The last dive site in the Bloody Bay area, with coral fingers and a mini wall, is a great place to spot the Caribbean spiny lobster. Eagle rays and sharks can be seen cruising through on your dive and be sure to check all the nooks and crannies for huge Green moray eels and smaller Spotted morays. The schooling fish such as Yellowtail Snapper and Blue-striped Grunts will keep you company throughout the dive.
Lobsters, Arrow Crabs, Yellowhead Jawfish & Sailfin Blennies are among some of the critters that can be seen. Sailfin Blennies live in holes on the hard pan between the coral outcrops and the Jawfish live in cylindrical burrows among the rubble and sand – hovering vertically above their homes. Sharks and Eagle Rays can be seen cruising the site along with Hawksbill & Green Turtles. Check cracks and crevices for green or spotted Moray Eels.
There are some excellent swim-throughs on this site where two fairly deep canyons cut into the reef. Lots of yellow tube sponges along with red rope sponges dot the wall. The friendly resident Nassau grouper (Benji) and her friend will happily accompany you throughout your dive and even pose for a photo if you are lucky!
There are many things to discover on this dive site. As you move in a northerly direction out towards the Cascades site, you can take a look at some history. The first thing to be found is a small cannon on this site. Moving on north, there are many anchors to be seen. You will have to look for these artifacts, for they have been transformed to look like their surroundings. There are tunnels through the wall (to “La La Land”) as well as a cannon in the shallows. We’ve seen sharks, turtles, Spotted Eagle Rays, Sting Rays, eels, etc. There are friendly Queen Trigger and French Angels, as well as Grouper.
Named Mixing Bowl because this is where the Jackson’s Bight section meets the Bloody Bay section – which in turn makes for a great site with a sheer wall and rugged coral fingers. Swim throughs here are great and can pop you out on the wall to admire the purple, red, yellow and oranges sponges. Schools of blue chromis, grunts and snappers will be in the shallows, and look out for the huge barracuda that will be under the boat.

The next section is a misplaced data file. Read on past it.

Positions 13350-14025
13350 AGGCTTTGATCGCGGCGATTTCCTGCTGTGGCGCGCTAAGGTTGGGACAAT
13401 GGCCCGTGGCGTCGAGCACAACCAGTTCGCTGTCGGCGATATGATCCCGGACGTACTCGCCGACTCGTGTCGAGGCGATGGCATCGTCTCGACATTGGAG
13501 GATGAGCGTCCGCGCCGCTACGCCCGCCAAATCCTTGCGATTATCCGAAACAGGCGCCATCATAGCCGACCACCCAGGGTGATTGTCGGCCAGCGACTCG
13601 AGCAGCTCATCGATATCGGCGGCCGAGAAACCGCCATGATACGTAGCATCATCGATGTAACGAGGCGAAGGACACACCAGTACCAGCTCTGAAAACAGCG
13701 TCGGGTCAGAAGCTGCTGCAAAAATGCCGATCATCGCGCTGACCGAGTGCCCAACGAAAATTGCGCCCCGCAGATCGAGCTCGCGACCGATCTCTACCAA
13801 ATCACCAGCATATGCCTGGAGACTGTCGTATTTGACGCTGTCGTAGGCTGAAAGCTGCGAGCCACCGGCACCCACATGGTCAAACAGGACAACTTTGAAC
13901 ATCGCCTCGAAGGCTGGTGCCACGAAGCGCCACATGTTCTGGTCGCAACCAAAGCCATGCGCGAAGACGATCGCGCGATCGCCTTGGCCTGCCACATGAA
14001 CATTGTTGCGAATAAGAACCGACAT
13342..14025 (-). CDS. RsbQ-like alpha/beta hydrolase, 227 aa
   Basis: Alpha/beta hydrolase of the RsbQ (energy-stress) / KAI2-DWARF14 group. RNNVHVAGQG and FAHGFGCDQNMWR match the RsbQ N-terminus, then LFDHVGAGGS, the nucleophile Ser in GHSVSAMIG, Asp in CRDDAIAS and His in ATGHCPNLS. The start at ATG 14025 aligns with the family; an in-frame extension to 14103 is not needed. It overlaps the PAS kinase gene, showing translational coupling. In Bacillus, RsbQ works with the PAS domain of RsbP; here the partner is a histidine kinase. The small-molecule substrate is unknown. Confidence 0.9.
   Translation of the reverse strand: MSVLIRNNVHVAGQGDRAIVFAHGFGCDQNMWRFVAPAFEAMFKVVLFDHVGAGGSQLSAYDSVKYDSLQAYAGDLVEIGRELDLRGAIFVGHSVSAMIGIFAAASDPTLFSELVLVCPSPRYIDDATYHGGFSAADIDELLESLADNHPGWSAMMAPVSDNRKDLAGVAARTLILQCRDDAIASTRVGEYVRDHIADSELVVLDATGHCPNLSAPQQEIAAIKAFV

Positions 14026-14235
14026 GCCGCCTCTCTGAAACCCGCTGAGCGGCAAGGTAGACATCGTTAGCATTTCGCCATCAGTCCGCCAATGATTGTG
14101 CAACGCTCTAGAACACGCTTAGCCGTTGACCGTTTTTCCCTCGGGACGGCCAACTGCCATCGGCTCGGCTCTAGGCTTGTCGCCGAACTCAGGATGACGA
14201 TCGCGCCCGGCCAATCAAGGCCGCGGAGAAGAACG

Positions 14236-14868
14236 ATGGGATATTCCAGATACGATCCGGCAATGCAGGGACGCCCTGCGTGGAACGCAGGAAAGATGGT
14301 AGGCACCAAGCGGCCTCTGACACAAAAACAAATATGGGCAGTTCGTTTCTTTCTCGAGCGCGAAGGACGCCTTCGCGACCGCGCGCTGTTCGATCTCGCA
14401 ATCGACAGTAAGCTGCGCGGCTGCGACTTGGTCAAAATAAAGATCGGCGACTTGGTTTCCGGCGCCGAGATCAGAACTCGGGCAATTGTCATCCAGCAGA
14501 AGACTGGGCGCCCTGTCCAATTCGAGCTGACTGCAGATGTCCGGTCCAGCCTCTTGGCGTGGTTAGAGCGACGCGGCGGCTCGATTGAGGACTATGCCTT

The chimney and archway are the greatest points of interest here. The entrance to the chimney is around 40ft and then its 40ft straight down. A great opportunity to then head west on the wall around 75ft where you can check out the large and plentiful barrel sponges. You will then come across a great photo op – a striking archway that makes the perfect frame for divers or fish hovering in the blue water. There are also a few caves and a mini-chimney to be discovered. Look out for Black Durgons, Butterflyfish and turtles throughout the dive.
This site affords both deep and shallow diving. You can take the drop-off to “La La Land” or cruise through many canyons and sand flats. You will find friendly French Angels and Queen Triggers. In among the rubble areas you will find Jaw Fish, Sand Tile Fish and many other small dwellers on the reef. You may also find sharks, Spotted Eagle Rays, Sting Rays and turtles swimming here from time to time. There are some great tunnels that open onto the wall. Makes for great backdrop pictures of your friends with wide angle or standard lens. Great for video too!
The Meadows is one of our favorite shallow dive sites. With sand at 35 feet full of Southern Stingrays, Conch, Garden Eels, Razor fish, and a maze of beautifully encrusted coral heads sitting right under the boat, you could spend your whole dive without straying far from the boat. For those who prefer deep dives, the wall is a few kicks away through some short swim-throughs and out into the amphitheatre, which is a large natural part of the wall. Keep an eye out for the men in grey suits (sharks) as they love this area.